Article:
Exercise isn’t enough …

What!? How can that be?

What about the mantra of this blog eat less; move more; live longer that I have repeated dozens of times? Doesn’t that cover it all?

Apparently not.


You need to put these ideas together it seems. Yes, you have to get that exercise in on a regular basis. The government suggests:

At least 30 minutes of moderate to vigorous exercise three to five times a week
Getting five minutes of movement every hour
Walking 10,000 steps a day

BUT, think of that exercise in the context of your daily life. How many hours a day do you spend just sitting? Many of us burn up the majority of our days seated in front of a computer screen. Then we have a seated commute home where we vedge out sitting in front of the TV all evening.

Commenting on those government suggested minimums, Michael Blaha, M.D., M.P.H., director of clinical research at the Johns Hopkins Ciccarone Center for the Prevention of Heart Disease said, “But that small period of exercise can’t compensate for a lack of activity all day long. We need both exercise and activity.”

Blaha observes that we need to pay attention to our activity as well as our exercise. “Exercise and activity are two different things. Exercise describes an intentional effort to raise your heart rate, strengthen your muscles and increase your flexibility. It’s structured time you set aside for focusing on your physical health. Activity, on the other hand, describes how much you move throughout the course of the day.

“For example, a sedentary person spends much of the day sitting. An active person does things such as walking, climbing stairs, standing and moving around most of the day — this can be because you have a physically demanding job or are running after your children, or because you make an effort to walk during meetings or use a standing desk.”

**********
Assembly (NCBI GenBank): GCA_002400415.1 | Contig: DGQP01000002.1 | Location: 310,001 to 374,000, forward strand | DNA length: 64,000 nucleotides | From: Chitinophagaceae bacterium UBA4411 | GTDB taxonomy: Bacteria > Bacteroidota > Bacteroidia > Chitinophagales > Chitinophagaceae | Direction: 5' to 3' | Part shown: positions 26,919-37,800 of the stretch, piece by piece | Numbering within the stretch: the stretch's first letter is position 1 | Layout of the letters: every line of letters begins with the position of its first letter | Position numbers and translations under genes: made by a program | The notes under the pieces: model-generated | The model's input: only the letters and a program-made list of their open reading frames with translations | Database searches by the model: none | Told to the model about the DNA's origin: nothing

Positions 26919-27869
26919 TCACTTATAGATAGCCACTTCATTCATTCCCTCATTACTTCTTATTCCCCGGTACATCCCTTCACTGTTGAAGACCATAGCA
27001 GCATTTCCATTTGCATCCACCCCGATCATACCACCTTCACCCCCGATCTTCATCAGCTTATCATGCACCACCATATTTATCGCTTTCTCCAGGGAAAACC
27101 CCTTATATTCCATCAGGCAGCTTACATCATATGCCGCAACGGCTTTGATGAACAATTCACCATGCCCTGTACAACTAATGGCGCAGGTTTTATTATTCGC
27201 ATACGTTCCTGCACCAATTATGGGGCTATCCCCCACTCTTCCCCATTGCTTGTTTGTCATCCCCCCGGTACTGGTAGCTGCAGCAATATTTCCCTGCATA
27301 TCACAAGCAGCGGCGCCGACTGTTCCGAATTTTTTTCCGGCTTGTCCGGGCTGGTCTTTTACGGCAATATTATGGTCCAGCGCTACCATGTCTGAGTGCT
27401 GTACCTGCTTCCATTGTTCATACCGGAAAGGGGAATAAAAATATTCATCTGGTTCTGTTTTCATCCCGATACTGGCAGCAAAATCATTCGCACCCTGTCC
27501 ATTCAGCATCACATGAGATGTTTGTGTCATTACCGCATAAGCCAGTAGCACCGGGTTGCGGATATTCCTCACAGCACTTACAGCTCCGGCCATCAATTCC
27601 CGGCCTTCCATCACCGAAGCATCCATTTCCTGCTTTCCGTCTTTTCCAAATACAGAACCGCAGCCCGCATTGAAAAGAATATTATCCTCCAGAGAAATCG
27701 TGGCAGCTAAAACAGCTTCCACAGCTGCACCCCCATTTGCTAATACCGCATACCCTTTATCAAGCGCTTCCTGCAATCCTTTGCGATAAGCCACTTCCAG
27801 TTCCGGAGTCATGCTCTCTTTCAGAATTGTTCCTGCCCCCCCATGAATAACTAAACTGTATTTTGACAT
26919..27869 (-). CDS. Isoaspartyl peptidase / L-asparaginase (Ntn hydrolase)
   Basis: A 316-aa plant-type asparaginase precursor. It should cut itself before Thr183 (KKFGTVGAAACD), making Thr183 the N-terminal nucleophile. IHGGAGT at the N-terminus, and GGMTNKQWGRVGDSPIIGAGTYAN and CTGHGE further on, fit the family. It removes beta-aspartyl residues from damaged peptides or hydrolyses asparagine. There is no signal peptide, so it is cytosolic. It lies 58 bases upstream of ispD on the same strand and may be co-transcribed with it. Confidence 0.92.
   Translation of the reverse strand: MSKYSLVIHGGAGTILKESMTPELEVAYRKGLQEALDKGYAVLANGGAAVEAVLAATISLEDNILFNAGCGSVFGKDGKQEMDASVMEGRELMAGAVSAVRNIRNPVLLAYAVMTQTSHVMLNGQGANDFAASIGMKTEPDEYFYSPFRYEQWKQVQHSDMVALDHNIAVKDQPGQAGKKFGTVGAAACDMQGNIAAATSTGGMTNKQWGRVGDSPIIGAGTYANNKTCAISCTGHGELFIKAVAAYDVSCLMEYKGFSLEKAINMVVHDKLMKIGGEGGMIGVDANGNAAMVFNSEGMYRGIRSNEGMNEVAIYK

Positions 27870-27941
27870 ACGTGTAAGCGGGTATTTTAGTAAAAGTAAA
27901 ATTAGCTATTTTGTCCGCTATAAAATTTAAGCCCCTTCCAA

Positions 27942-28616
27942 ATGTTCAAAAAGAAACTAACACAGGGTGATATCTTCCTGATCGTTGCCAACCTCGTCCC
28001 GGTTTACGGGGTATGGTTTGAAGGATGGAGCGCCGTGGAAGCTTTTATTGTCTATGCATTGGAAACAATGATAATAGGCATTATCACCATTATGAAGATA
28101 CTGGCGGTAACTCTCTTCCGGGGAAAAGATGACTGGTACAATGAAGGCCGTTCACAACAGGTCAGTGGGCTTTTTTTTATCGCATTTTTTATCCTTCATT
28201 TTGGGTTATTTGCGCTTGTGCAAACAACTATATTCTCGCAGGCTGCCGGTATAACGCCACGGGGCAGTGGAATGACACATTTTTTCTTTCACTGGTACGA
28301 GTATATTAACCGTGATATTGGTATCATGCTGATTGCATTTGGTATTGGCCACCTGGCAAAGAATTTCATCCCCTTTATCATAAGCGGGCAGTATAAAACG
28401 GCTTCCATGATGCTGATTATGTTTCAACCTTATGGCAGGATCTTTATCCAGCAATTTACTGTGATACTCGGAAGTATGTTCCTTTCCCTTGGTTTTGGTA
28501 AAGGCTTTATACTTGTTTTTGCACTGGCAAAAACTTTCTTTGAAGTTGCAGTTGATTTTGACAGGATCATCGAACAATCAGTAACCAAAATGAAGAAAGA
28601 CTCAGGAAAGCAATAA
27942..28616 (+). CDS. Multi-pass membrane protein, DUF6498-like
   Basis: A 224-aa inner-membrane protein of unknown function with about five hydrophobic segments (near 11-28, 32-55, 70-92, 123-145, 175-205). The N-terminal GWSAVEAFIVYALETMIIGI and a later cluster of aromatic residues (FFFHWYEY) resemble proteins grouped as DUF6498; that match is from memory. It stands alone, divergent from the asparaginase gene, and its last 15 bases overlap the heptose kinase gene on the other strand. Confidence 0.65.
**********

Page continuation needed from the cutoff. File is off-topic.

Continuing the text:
I have written a page on the dangers of prolonged sitting. Please check it out. Also, from personal experience, I can relate to you that having an Apple Watch is an enormous help. Not only does it track my daily activity, it reminds me to stand after I have been sitting for an extended period. Check out my Page – How my Apple Watch promotes my good health for more details.


This is my Apple Watch face. What appear to be rings begin as dots and grow as I move through the day. They show me how many calories I have burned (top red), how many minutes I exercised (middle yellow) and how many times I have stood up in the past 12 hours. If I touch the figure of the runner in the upper right corner, I get the screen activated to choose my exercise for the watch to track. Upper left shows my heart rate. If I touch that, a heart rate monitor comes on the screen.  Bottom, current weather where I am.

Dr Blaha concludes, “Ideally, you should both exercise and have a high daily activity level. Research indicates that doing one or the other doesn’t provide the same level of heart-protecting benefits as doing both.”

Here is a link to a very. useful guide from Johns Hopkins – Heart Smart – A guide to heart care at every age.


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Filed under cardio exercise, Exercise, exercise benefits

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